A bereaved son plans to strap a vase of his mother's ashes on a Ryanair flight to the Canary Islands, after the budget airline refused to offer a refund when his mother died.
Doug Parsons was hoping to take one last holiday with his ailing mother Beryl, who had terminal cancer, and had booked some October sun in Fuerteventura, flying out in October.
But his 78-year-old mother, who lost six stone in her battle with cancer, died on June 24. When the financial controller from Norwich contacted the airline for a refund of his mother's £200 share of the £1,074 in airfares he had paid, along with her death certificate, he was astonished by the reply.
Ryanair offered Parsons its "condolences" but said it would not refund the fare, because Mrs Parsons had died too early.
The letter read:
"Unfortunately, we regret to advise you that in accordance with Ryanair's General Conditions of Carriage detailed below we cannot refund your booking confirmation RF1SGP – see below extract from our Conditions of Carriage:
In the case of a bereavement of an immediate family member (spouse, civil partner, mother, father, brother, sister, child, grandparent or grandchild) within twenty eight days of intended travel we will, upon application made as soon as reasonably practicable but in any event by the proposed date of travel and accompanied by a copy of the applicable death certificate, make a refund in line with Article 10.2.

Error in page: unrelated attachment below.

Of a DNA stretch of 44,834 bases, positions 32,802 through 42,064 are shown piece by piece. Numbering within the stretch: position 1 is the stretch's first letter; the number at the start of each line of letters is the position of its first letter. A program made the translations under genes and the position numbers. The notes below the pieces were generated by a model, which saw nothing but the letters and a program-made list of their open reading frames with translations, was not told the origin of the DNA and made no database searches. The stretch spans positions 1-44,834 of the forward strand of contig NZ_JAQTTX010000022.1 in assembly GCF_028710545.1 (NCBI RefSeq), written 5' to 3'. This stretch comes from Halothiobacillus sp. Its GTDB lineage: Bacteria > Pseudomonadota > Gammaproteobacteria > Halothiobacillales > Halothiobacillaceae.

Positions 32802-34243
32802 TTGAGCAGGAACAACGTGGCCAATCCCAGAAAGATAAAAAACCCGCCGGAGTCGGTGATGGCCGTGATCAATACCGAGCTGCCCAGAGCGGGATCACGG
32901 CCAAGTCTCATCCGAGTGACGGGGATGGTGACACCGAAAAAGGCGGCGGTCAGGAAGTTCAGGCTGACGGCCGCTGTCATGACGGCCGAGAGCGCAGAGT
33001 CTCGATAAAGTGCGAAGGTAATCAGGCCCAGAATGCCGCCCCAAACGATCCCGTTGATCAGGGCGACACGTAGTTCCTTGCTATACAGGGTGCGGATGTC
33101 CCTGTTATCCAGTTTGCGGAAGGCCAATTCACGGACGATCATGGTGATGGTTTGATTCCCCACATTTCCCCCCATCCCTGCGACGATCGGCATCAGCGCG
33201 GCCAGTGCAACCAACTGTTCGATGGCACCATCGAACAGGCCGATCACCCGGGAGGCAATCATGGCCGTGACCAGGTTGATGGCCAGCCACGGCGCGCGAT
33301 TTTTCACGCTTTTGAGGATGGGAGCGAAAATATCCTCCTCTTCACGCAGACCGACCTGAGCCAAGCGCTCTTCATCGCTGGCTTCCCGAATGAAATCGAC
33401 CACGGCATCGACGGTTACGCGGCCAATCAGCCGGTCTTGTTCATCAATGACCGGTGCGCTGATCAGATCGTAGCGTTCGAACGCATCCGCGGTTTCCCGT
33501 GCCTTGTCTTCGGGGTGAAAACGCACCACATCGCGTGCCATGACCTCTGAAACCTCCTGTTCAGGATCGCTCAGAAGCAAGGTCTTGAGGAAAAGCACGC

Please again accept our sincere condolences.
"She was so well liked that even her consultant surgeon came to her funeral as did two of the ward sisters," Parsons told HuffPost UK.
"The irony is that we first discussed going away together at Christmas time last year and planned the holiday for June. And then she got worse so we postponed booking it.
"If we'd have gone at the time we'd planned, and she'd died just before we went away, we'd have got the refund. It's unbelievable."
His mother, Parsons said, had been looking forward to the holiday with her son, his partner Lisa and two children Cameron and Tanya, immensely. "It had been keeping her going. When she was told in June she only had three weeks to live, her first thought was about the holiday."
"This is absolutely not about the money, it's the principle," he continued. "If they don't give the refund, I will take the ashes, and take them on all the disability assistance I'd booked for her, and strap the ashes onto the seat, video it all and put it on YouTube."
Parsons said he would never fly with the airline again. "I'd been planning a trip with Lisa to Rome, but seeing as all the cheap flights there seem to be with Ryanair, we won't be going."
Ryanair has yet to respond to requests for comment.